SPATIAL BRICOLAGE: Methodological Eclecticism & the Poetics of 'Making Do'
Special issue of Humanities
Edited by Les Roberts (2017, in preparation)
For special issue information see: www.mdpi.com/journal/humanities/special_issues/spatial_bricolage
CALL FOR PAPERS (*deadline 1 July 2017*)
This is a proposal for a Special Issue of the journal Humanities, on the theme of ‘Spatial Bricolage’: the art and poetics of ‘making do’ (de Certeau 1984: xv) in spatial humanities research. Expanding on themes explored in an earlier Humanities Special Issue on ‘Deep Mapping’ (Roberts 2015/16), this follow-up collection places firmer emphasis on questions of method: the ‘how’ rather than the ‘what’ that variously informs the doing of deep mapping and spatial anthropology. Provisionally organized around the twin concepts of cultural bricolage and the researcher/practitioner as bricoleur, this Special Issue aims to collate and provoke critical discussion trained on spatial bricolage as an interdisciplinary (or ‘undisciplined’) nexus of practices and pick-and-mix methods. Claude Lévi-Strauss described bricolage as ‘[the making] do with “whatever is at hand”… [; to address oneself] to a collection of oddments left over from human endeavours’ (2004: 17, 19). If eclecticism informs a deep mapping practice increasingly oriented around the embodied and embedded researcher, then it is one that correspondingly finds its creative expression in the art and poetics of ‘making do’. As a ‘maker of quilts’, or, as in filmmaking, ‘a person who assembles images into montages’ (Denzin and Lincoln 2011: 4), the researcher-as-bricoleur makes do insofar as what it is she or he is ‘mapping’ is recast as a representational and affective assemblage. In the same way that calls for a ‘more artful and crafty’ sociology are underwritten by a push towards more ‘open methods’ in the social sciences (Back and Puwar 2012: 9), approaches in the interdisciplinary field of spatial and geo-humanities strive to embrace a methodological eclecticism adaptable to the qualitative dynamics of experiential, performative or ‘non-representational’ (Vannini 2015) geographies of place. Engaging with deep mapping ‘in all its messy, inclusive glory’ (Scherf 2015: 343), contributions for this Spatial Bricolage Special Issue are therefore sought from a wide range of fields that address questions that speak to issues of methodological eclecticism in spatial/geo-humanities research. Papers are especially welcome that examine the role of autoethnographic methods and practices, performance and gonzo ethnography, digital methods, or which address some of the ethical questions and constraints thrown up in relation to urban cultural bricolage as a mode of critical spatial research within the academy.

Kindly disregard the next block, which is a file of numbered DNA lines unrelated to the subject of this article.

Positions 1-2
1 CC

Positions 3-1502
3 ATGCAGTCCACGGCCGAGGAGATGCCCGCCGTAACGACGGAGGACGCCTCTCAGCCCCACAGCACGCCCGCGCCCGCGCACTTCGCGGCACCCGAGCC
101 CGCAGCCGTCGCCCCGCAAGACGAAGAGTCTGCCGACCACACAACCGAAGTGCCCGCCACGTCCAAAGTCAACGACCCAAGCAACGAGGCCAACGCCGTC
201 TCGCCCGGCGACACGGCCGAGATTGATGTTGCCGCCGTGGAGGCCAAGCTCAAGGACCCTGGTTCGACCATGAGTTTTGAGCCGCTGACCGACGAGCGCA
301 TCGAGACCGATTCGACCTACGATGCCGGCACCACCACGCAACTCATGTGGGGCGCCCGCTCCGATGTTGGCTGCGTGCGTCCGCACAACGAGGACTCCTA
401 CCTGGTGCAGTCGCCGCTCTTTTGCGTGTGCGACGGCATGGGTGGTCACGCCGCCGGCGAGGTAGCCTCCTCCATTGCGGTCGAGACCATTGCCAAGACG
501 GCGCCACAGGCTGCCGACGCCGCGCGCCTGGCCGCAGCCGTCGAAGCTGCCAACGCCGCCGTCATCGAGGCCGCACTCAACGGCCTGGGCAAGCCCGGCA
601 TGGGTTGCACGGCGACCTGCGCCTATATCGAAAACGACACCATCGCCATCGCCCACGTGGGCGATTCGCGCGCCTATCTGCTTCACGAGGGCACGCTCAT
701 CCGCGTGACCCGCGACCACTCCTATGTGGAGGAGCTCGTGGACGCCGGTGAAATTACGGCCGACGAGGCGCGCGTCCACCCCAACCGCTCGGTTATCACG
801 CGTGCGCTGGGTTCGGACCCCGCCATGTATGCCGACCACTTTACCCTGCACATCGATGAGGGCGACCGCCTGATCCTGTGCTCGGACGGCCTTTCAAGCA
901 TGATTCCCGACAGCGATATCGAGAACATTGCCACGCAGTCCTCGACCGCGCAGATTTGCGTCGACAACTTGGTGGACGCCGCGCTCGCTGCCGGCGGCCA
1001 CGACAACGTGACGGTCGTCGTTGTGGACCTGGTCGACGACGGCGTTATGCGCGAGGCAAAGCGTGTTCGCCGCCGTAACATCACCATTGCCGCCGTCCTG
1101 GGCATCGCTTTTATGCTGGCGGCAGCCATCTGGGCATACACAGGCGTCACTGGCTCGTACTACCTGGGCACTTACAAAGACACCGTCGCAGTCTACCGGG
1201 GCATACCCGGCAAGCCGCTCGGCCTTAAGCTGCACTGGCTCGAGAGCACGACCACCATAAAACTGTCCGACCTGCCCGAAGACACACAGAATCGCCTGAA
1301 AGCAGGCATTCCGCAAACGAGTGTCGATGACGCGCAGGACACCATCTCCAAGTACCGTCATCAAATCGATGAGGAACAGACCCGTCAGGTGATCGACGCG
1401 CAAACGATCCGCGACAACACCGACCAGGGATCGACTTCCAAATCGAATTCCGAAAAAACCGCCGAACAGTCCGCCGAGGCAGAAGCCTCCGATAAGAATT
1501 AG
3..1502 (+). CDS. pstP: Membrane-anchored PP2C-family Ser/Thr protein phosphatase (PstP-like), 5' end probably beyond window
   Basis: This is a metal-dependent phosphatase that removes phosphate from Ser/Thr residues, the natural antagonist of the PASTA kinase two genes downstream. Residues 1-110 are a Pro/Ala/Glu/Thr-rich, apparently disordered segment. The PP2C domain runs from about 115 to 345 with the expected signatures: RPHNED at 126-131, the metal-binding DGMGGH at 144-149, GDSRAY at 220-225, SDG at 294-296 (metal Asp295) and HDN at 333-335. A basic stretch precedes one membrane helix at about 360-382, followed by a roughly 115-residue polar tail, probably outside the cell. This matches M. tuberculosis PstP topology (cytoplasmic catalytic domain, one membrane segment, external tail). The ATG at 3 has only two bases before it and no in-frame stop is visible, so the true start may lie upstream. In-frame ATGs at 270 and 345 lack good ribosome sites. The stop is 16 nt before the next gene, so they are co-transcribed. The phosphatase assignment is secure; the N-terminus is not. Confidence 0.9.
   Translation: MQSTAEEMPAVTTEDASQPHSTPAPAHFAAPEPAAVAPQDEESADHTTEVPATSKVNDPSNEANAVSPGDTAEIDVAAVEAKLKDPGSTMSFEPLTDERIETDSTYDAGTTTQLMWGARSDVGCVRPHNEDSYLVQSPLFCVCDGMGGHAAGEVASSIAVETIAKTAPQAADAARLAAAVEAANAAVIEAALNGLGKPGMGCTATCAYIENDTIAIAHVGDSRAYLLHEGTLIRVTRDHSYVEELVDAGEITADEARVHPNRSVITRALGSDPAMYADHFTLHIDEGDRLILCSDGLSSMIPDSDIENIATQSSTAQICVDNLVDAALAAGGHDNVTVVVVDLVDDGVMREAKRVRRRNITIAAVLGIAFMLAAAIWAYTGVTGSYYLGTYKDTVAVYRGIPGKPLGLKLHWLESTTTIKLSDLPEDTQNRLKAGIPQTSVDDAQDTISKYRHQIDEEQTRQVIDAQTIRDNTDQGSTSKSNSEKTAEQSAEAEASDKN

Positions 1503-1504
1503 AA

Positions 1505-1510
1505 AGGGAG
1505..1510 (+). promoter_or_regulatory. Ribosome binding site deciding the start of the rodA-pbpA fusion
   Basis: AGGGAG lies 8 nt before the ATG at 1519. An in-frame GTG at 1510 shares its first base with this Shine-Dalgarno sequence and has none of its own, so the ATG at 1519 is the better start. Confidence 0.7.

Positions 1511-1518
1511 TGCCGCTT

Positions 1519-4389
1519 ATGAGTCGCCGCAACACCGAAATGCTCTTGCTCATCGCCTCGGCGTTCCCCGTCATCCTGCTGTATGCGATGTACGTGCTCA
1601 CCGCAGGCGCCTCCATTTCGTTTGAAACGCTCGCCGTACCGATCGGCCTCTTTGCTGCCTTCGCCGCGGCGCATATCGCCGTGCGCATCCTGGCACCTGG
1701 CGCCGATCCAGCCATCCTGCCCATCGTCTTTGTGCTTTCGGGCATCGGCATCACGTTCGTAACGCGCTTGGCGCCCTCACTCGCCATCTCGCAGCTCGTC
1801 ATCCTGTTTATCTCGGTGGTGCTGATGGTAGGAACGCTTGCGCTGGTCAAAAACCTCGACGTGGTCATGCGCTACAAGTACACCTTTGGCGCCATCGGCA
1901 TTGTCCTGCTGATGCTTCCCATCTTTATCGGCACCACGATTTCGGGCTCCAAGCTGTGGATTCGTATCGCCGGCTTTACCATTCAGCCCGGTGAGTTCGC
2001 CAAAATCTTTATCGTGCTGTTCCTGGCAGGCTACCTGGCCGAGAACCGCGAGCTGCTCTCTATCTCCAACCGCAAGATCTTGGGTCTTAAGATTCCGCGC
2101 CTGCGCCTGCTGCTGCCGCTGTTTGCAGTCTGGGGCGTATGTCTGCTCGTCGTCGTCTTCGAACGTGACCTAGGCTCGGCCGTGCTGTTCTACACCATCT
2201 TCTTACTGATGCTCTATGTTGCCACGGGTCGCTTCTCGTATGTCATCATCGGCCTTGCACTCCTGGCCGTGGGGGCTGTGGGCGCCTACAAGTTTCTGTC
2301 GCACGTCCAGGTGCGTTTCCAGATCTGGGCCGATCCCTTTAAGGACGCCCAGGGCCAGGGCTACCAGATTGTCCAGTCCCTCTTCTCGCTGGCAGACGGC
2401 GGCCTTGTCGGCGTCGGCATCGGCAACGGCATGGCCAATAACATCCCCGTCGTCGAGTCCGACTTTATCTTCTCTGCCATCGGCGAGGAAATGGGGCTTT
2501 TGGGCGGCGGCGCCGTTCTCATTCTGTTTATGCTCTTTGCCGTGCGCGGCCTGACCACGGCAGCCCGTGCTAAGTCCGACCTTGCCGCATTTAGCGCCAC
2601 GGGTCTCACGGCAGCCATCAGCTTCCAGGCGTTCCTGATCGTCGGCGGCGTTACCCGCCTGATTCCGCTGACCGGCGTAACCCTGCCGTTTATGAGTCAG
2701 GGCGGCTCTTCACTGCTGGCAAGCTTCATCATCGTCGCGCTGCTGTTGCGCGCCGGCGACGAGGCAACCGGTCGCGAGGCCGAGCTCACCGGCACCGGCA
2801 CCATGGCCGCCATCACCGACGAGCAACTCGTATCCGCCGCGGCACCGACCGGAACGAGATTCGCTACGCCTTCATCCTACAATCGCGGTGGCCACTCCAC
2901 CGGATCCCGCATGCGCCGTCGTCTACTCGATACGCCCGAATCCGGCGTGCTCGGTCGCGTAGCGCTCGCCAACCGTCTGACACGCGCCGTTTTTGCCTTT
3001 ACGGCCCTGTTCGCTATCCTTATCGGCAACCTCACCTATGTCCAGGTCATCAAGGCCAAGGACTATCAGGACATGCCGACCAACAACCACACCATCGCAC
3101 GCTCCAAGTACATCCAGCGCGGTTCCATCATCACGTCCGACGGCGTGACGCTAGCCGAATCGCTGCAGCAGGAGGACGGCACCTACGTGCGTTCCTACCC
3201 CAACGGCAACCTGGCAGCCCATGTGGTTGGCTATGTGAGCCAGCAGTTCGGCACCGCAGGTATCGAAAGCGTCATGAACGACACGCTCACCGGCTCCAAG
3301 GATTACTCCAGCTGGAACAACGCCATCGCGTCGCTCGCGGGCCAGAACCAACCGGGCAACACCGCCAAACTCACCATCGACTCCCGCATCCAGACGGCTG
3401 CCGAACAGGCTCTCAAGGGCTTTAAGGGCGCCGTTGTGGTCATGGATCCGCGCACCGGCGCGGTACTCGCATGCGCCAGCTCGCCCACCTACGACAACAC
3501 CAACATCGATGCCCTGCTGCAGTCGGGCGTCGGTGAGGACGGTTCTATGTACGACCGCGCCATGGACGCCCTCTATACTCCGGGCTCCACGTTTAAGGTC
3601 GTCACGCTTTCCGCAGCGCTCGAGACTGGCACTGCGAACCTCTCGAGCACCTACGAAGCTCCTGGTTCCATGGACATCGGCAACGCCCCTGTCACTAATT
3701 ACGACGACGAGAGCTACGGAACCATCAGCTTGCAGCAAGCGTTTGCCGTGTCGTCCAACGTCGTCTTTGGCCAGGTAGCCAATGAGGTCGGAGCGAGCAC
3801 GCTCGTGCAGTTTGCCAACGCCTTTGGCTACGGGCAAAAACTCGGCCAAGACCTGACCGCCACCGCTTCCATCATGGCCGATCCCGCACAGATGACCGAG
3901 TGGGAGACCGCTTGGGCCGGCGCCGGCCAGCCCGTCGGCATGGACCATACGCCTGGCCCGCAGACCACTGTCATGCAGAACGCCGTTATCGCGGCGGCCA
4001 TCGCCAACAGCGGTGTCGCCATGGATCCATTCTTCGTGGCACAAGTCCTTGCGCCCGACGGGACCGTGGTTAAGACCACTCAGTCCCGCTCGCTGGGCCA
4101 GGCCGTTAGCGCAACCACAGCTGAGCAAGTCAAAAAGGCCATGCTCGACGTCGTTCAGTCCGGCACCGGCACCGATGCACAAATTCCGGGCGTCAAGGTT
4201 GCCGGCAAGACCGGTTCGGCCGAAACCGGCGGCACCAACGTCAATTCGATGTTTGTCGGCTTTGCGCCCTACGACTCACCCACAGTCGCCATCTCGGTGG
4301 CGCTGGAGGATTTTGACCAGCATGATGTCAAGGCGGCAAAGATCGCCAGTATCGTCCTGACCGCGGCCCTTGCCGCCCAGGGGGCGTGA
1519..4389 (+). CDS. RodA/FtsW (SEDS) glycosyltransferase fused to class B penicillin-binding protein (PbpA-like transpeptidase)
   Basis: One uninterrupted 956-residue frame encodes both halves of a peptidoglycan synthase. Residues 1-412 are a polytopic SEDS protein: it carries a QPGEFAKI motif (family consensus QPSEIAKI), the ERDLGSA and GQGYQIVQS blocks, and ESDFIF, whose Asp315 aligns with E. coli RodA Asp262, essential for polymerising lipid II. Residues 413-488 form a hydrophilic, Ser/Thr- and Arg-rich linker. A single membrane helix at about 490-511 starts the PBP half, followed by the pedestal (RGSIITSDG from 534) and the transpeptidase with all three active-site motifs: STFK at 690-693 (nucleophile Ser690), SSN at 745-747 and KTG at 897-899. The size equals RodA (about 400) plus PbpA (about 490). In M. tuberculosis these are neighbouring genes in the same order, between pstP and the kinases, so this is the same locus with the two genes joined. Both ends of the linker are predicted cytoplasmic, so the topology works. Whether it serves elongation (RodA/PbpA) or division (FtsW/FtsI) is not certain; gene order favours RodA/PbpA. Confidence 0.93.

Back, L, and N Puwar. “A Manifesto for Live Methods: Provocations and Capacities.” In Live Methods. Edited by L. Back and N. Puwar. Oxford: Blackwell, 2012.
Bodenhamer, D. J., J. Corrigan, and T. M. Harris, eds. Deep Maps and Spatial Narratives. Bloomington: Indiana University Press, 2015.
de Certeau, M. The Practice of Everyday Life. London: University of California Press, 1984.
Denzin, N. K., and Y. S. Lincoln. The Sage Handbook of Qualitative Research. London: SAGE, 2011.
Lévi-Strauss, C. The Savage Mind. Oxford: Oxford University Press, 2004.
Scherf, K. “Beyond the Brochure: An Unmapped Journey into Deep Mapping.” In Cultural Mapping as Cultural Inquiry. Edited by D. MacLennan, W. F. Garrett-Petts, and N. Duxbury. New York: Routledge, 2015.
Roberts, L. “Mapping Cultures: A Spatial Anthropology.” In Mapping Cultures: Place, Practice, Performance. Edited by L. Roberts. Basingstoke: Palgrave, 2015.
Roberts, L., ed. “Deep Mapping.” Special Issue, Humanities 4, nos. 4-5 (2015–16): www.mdpi.com/journal /humanities/special_issues/DeepMapping
Roberts, L. “Deep Mapping and Spatial Anthropology.” Humanities 5 (2016): article 5.
Vannini, P., ed. Non-Representational Methodologies: Re-Envisioning Research. Abingdon: Routledge, 2015.
© Les Roberts 2016. All Rights Reserved.